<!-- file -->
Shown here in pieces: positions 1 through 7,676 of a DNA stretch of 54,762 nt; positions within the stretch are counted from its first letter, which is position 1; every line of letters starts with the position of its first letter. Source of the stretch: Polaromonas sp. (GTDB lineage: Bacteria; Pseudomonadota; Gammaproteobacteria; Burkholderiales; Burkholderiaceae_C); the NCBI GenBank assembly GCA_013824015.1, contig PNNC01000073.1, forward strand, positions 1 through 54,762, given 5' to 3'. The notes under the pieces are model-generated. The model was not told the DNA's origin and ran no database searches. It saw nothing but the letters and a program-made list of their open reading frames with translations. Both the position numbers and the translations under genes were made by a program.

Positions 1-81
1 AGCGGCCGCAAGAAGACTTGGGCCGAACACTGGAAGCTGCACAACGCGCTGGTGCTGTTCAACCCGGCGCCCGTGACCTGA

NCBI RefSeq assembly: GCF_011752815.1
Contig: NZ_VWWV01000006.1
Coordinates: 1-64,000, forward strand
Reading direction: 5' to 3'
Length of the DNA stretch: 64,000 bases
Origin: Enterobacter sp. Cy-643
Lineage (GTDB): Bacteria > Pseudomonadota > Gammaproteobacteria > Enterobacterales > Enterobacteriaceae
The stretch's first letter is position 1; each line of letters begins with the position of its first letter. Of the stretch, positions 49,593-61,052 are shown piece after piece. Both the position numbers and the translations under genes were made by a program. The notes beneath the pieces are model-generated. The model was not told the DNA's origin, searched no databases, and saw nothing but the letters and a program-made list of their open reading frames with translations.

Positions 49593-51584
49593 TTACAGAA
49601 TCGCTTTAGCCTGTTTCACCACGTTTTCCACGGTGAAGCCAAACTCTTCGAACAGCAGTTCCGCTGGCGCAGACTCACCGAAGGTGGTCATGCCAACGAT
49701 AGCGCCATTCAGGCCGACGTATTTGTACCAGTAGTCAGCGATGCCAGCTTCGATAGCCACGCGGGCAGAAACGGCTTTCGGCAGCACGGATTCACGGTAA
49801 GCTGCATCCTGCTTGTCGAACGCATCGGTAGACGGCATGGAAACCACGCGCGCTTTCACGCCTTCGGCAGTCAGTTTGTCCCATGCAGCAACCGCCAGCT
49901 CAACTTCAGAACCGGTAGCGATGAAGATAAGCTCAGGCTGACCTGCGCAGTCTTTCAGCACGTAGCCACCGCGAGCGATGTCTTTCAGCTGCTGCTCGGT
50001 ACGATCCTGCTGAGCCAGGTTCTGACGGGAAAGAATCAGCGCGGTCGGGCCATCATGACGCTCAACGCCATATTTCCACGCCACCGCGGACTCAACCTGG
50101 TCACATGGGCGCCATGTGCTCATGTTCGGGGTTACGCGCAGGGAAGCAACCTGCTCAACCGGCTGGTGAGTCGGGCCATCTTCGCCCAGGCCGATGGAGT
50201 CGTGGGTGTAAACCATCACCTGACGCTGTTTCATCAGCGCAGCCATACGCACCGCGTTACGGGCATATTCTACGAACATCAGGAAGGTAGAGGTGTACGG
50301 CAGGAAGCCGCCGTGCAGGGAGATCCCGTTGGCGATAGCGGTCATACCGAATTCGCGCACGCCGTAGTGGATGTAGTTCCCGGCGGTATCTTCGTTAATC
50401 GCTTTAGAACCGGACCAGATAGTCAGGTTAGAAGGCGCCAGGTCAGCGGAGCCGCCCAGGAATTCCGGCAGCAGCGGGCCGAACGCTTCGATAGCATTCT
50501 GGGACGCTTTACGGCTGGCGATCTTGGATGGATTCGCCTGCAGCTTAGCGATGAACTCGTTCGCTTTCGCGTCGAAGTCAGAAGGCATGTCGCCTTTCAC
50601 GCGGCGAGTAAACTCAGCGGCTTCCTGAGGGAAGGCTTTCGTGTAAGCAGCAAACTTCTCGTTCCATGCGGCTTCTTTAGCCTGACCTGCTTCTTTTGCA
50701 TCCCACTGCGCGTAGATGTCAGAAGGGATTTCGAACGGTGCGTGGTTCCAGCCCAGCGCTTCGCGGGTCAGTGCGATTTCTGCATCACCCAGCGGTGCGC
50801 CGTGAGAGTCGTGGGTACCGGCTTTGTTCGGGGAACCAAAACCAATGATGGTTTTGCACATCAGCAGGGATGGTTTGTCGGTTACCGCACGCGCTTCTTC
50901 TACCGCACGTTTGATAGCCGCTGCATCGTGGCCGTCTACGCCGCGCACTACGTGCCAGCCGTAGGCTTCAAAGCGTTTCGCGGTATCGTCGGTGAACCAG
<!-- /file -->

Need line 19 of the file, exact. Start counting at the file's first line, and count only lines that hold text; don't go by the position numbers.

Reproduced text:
50101 TCACATGGGCGCCATGTGCTCATGTTCGGGGTTACGCGCAGGGAAGCAACCTGCTCAACCGGCTGGTGAGTCGGGCCATCTTCGCCCAGGCCGATGGAGT